Monday, December 17, 2012

Thoughts on The Parable of the Prodigal Son

  • First, why do we call it the Parable of the Prodigal Son? The word "prodigal" is not found in the text itself (at least, not in the KJV, which is the version that would have set the usage in our culture). No one nowadays even knows what the word means ("wastefully extravagant"). If the average Joe knew what the word means, okay. But no one does. Maybe we should call it the Parable of the Wastefully Extravagant Son, or the Parable of the Squanderer.
  • The church song, "God is Calling the Prodigal", implies that the word "prodigal" means something other than "wastefully extravagant"; it implies a meaning closer to "lost hungry runaway". In doing so, the song contributes to misunderstanding.
  • Not only did the son waste the father's assets; he wasted the assets on prostitutes (Luke 15:30). I think this is indicative of both the disdain oriented toward prostitutes and their customers, and the acceptance of men visiting prostitutes if they have the money for it. I'm reminded of Judah in Genesis 38, who had no great problem with visiting a prostitute, although he wanted to keep it quiet, and then his judgmentalism (at first, until his own hypocrisy was pointed out to him) toward his daughter-in-law when he found out she had prostituted herself. I'm not entirely sure what my point is here, but I think it has something to do with humans being ... human.
  • The party included music and dancing. I was raised in a church culture that said "dancing is sin". I'm pretty sure that attitude had its origins in protecting young hormone-adled teens from too much body-to-body stimulation, which is good, but it turned into a "No, you can't participate in the square-dance exercise in your elementary school music class" ruling. I think Jesus, in relating this part of the story with apparent approval, indicates that there's a middle ground on the issue of "dancing". I think he presents that view a lot in his teaching, counteracting our tendency to make hard-and-fast, black-and-white rules which often go to one extreme or the other.
  • I've never quite understood the father's response to the older son. The younger son had indeed squandered the father's wealth, and yet, the father throws a party for him upon his return, and acts like he doesn't think a party needs to be thrown for the older son who has faithfully been a good son. But this time as I read it, something clicked a little for me. Pop is not saying that the younger son gets a start-over with a redistribution again of the wealth still left over; he's just saying, we're celebrating the younger son's renewal to life; the older son still has all the assets ("everything I have is yours"). The older son hasn't lost anything; he's not going to have to give up another half to the the younger son who has squandered all his wealth; it's just a celebration that the younger son is longer estranged from the family. In that light, the father's response makes more sense to me. The younger son still has to pay the price of losing his wealth, but he does now have a comfortable home, and is on good terms again with his dad (not because of what the younger son did - indeed, despite that - but because of the love the dad has for him).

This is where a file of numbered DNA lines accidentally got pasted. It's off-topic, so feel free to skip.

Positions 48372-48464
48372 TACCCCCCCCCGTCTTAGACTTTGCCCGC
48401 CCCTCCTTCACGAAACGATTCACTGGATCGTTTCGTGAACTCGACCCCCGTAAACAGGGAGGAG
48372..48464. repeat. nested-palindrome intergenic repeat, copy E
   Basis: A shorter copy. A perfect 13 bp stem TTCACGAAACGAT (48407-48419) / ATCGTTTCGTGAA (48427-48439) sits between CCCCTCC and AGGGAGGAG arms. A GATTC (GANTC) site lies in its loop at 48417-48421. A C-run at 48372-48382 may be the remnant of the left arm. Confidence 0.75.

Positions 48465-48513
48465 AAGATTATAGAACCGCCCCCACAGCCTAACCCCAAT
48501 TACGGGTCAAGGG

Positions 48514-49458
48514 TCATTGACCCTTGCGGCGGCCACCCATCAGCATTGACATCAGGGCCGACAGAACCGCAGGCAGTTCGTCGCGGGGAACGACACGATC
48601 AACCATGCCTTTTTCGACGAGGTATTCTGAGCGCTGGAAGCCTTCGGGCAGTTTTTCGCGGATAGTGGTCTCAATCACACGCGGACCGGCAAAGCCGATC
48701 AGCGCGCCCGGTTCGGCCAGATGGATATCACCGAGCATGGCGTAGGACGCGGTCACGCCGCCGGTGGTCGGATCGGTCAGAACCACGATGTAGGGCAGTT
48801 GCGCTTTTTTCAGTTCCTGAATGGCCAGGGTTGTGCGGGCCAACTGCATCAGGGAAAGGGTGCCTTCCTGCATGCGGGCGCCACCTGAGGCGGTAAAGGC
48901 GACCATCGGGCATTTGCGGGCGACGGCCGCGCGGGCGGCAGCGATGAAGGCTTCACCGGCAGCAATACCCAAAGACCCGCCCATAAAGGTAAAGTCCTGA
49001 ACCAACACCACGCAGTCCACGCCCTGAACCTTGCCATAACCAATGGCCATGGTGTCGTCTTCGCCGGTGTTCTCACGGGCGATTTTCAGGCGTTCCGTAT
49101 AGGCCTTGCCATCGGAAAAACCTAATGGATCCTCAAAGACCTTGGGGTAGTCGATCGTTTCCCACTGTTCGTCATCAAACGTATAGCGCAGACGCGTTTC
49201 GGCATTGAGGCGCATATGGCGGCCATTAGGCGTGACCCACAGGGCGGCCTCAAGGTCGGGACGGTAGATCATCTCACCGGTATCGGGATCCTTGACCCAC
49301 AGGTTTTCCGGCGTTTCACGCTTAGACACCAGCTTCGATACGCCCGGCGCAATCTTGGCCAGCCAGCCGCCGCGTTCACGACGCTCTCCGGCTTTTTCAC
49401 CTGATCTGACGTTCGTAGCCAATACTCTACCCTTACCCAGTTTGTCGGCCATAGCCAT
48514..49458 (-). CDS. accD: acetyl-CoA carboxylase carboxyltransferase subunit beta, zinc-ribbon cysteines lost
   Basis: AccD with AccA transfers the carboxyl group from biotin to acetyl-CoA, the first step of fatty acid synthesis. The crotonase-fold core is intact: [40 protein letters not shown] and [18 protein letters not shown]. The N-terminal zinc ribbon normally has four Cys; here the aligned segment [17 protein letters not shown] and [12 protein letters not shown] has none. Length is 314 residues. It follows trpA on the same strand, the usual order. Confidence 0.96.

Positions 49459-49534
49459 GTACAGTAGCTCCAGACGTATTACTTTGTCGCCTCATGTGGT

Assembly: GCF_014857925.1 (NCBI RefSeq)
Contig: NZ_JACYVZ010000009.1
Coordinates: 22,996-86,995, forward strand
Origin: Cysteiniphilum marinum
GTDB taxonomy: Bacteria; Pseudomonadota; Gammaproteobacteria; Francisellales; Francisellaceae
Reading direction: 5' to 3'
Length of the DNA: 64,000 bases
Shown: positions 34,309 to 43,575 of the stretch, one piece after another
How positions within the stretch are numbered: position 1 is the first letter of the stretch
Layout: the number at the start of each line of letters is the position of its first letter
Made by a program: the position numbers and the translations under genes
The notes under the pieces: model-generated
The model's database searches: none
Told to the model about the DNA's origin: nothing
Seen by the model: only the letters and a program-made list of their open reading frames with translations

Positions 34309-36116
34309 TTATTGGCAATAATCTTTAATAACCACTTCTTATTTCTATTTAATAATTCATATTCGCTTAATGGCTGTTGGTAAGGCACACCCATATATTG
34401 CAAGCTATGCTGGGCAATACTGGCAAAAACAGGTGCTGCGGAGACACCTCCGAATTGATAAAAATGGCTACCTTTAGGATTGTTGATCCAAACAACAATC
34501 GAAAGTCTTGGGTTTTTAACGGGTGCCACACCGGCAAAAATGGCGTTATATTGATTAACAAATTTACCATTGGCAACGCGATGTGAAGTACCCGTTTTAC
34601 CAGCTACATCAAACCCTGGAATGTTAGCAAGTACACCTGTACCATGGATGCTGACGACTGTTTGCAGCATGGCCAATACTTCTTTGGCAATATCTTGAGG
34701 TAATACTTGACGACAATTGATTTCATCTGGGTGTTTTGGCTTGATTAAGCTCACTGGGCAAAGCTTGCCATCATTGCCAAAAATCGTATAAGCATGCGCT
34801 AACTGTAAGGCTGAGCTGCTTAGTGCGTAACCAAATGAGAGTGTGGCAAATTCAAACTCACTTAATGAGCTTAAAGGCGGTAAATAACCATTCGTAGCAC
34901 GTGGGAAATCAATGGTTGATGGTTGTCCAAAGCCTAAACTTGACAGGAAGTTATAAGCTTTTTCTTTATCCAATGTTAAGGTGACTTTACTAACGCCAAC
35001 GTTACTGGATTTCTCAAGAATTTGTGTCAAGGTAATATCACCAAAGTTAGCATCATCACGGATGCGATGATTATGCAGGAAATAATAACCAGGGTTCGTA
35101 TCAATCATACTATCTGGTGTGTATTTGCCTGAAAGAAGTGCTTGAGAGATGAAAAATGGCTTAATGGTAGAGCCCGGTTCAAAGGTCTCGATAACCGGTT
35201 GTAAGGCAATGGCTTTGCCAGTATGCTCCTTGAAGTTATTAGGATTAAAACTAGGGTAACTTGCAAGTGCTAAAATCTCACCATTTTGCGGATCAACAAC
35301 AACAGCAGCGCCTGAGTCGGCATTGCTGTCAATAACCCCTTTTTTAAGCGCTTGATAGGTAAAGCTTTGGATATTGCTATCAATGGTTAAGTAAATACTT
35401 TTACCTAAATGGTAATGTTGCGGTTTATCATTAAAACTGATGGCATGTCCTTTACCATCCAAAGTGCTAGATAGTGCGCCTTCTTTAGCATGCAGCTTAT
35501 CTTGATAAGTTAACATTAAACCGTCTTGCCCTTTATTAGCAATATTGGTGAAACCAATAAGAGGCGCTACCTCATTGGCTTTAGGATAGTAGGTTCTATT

• The faithful child is jealous that the unfaithful child got to do what he wanted and is yet still accepted. I can't help but think of Paul's discussion in Romans 10:19 and c. Romans 11:11, wherein he talks about Israel, the "son who stayed home", being made jealous that the non-Israelites get to be saved too.
  • The younger son, after squandering his money, had to associate with pigs. For a Jew, that was a big no-no. This son was in the bottom rung of society at this point.
  • This story reminds me of the Benny Hester song,When God Ran.

Friday, December 14, 2012

Will Jesus Ever Set Foot on this Earth Again?

Will Jesus Ever Set Foot on this Earth Again?

As near as I can tell from the Scriptures, we're not told that he won't, and we're not told that he will.

1 Thessalonians 4:16-17 gives us some hints:
16 For the Lord Himself will descend from heaven with a shout, with the archangel’s voice, and with the trumpet of God, and the dead in Christ will rise first. 17 Then we who are still alive will be caught up together with them in the clouds to meet the Lord in the air and so we will always be with the Lord.
We know from this that he comes into the atmospheric region of the Earth, but we're not told that he will actually step on the surface again. We know we'll join with him in the air, and so be with him forever, but does that mean we'll be with him forever in the earth's atmosphere (unlikely, since the atmosphere is destined for fire), or does it simply mean we'll be with him forever, wherever he goes?

I have no problem saying we have no solid evidence that he will step onto the earth's surface again; I do have a problem saying that we know he won't.

As I understand it, the cosmos, along with Adam and Eve, were designed to be eternal. God walked on the Earth at that time (Gen 3:8). Then Adam sinned, and both he and the creation itself were subjected to corruption. Now, the creation itself is eagerly waiting to be set free from that corruption, just as we await the same redemption of our physical bodies. Here's the relevant text for this, from Romans 8:
19 For the creation eagerly waits with anticipation for God’s sons to be revealed. 20 For the creation was subjected to futility—not willingly, but because of Him who subjected it—in the hope 21 that the creation itself will also be set free from the bondage of corruption into the glorious freedom of God’s children. 22 For we know that the whole creation has been groaning together with labor pains until now. 23 And not only that, but we ourselves who have the Spirit as the firstfruits—we also groan within ourselves, eagerly waiting for adoption, the redemption of our bodies.
Adam had an eternal physical body, but it was not subject to corruption.

Jesus' physical body was raised, and is now not subject to corruption (Acts 13:34), and he took it into heaven (Acts 1:9). He will return to Earth in a similar manner to that in which he left (Acts 1:11).

Our physical bodies, like the first-fruits body of Jesus, will be raised, and changed to be incorruptible (not replaced - changed). We will be like him.

Somehow or 'nuther in that, the current heavens and earth will be melted with fire (2 Peter 3:5-7, 10 12), in a similar manner to the destruction of the earth in the Flood (a destruction, but not an annihilation). Does this burning describe a consumption to nothing, or does it describe a metamorphosis, like a caterpillar melting into a jelly on its way to a butterfly?